The TTW continues to support PWT by providing a venue for its monthly readings on the first Wednesday of every month. Scripts read at these sessions are then shortlisted to be workshopped and staged at the annual New Play Festival, the release said.
Playwrights Workshop artistic director Tony Hall said the involvement of so many partners in this year’s festival was "long overdue.”
The festival co-ordinator Safa Niamat-Ali lauded the recognition being given to importance of playmaking. “It is refreshing that so many organisations recognise the value of playmaking toward building a theatre industry which bears our national identity, to come together to support this project,” she said.
The New Play Festival runs from October 25-28 at the Big Black Box, 33 Murray Street, Woodbrook.
For schedule and more info: http://iamndatt.wordpress.com/projects/npf2018, e-mail email@example.com.
BRANDON is ten years old and is low-functioning on the autism spectrum. He requires constant attention and his mother, who is a single parent, is forced to stay at home and care for him. A couple of years ago he was attending one of the Government-run schools for children with special needs, but as he got older, he started to show signs of behavioural issues and the school could not accommodate him any more.
His mother was told he needed behavioural therapy and when he settles down the school will take him back. It took her five months to raise $3,500 for the assessment. Once Brandon was assessed, she was told that he had to attend two sessions of therapy per week, each one-hour long, at $300 per session. She was unable to afford the sessions as well as the cost of hiring a car to take Brandon on the two-hour trip to San Fernando, twice a week. Brandon never got the therapy he needed and he has been home since then.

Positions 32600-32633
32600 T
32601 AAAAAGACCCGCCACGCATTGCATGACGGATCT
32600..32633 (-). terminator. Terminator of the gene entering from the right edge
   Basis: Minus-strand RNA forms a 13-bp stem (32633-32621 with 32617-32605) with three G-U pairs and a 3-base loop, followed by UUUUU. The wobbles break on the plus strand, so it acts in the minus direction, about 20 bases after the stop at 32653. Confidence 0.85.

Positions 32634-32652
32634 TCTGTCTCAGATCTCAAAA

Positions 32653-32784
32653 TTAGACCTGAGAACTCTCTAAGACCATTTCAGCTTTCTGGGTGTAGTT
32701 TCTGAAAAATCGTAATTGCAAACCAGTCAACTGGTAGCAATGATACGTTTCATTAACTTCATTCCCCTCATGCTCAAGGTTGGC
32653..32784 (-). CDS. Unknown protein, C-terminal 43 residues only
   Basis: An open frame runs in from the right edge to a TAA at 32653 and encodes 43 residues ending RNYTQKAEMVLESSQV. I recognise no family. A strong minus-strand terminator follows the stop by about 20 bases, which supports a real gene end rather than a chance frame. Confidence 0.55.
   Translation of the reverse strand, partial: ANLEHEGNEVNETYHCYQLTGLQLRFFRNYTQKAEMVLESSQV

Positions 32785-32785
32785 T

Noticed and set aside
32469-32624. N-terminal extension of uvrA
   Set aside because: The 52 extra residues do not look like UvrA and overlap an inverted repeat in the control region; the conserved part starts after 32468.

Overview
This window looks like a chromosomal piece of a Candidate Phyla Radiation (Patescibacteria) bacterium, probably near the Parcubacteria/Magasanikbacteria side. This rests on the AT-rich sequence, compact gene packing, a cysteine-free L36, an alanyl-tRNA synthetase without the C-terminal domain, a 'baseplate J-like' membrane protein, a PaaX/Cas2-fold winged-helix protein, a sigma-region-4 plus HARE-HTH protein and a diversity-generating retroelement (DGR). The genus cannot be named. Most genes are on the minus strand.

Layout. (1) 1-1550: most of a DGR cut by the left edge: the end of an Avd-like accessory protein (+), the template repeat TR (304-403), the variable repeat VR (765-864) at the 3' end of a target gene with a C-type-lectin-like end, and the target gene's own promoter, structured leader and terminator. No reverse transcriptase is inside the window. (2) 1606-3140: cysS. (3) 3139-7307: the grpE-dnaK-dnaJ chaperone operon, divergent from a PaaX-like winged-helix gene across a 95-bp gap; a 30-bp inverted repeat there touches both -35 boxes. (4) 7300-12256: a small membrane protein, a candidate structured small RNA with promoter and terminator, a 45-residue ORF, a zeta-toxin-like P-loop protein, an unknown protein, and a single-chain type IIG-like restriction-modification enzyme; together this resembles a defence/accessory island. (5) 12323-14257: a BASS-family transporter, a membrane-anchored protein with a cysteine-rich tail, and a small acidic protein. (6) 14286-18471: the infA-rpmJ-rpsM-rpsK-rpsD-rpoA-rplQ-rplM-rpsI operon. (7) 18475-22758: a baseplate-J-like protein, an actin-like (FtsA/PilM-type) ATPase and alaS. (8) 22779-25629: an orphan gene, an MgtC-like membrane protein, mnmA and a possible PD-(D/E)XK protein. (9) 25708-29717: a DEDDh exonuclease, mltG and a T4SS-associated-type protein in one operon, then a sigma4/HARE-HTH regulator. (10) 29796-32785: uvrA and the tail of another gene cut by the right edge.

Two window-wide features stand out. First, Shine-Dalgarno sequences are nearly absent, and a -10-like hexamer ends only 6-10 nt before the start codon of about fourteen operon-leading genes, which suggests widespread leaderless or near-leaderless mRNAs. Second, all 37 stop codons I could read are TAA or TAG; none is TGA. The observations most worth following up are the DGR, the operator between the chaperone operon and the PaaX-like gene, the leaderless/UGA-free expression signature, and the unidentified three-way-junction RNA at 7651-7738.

Brandon has a very special diet and his mother supplements his diet with a nutritious drink and vitamins. He suffers with regular ear infections and often ends up at the San Fernando General Hospital. As a single mother, who has to care full-time for Brandon, his mother received the public assistance grant of $1,150 and a food card valued at $410. Brandon’s uncle gives them $1,500 every month. Thus, their total income for the month is $3,060. His mother lives in a small apartment downstairs her parents’ home so she doesn’t have to pay rent or utility bills; her biggest expenses every month is on food, especially given Brandon’s special needs, transport and medicine.
October is turning out to be a very rough month for Brandon and his mom. Brandon has been ill since the beginning of September and his mom has been back and forth to the hospital with him. He was admitted to the paediatrics ward for two nights. She had to purchase some of the medicines as the hospital did not have them. What made everything worst is that in the middle of September she was informed by her social welfare officer that both the public assistance grant and the food card were to be cut at the end of the month. Without any warning she was placed in a situation where she had to survive on $1,500 a month and she could hardly cover Brandon’s needs.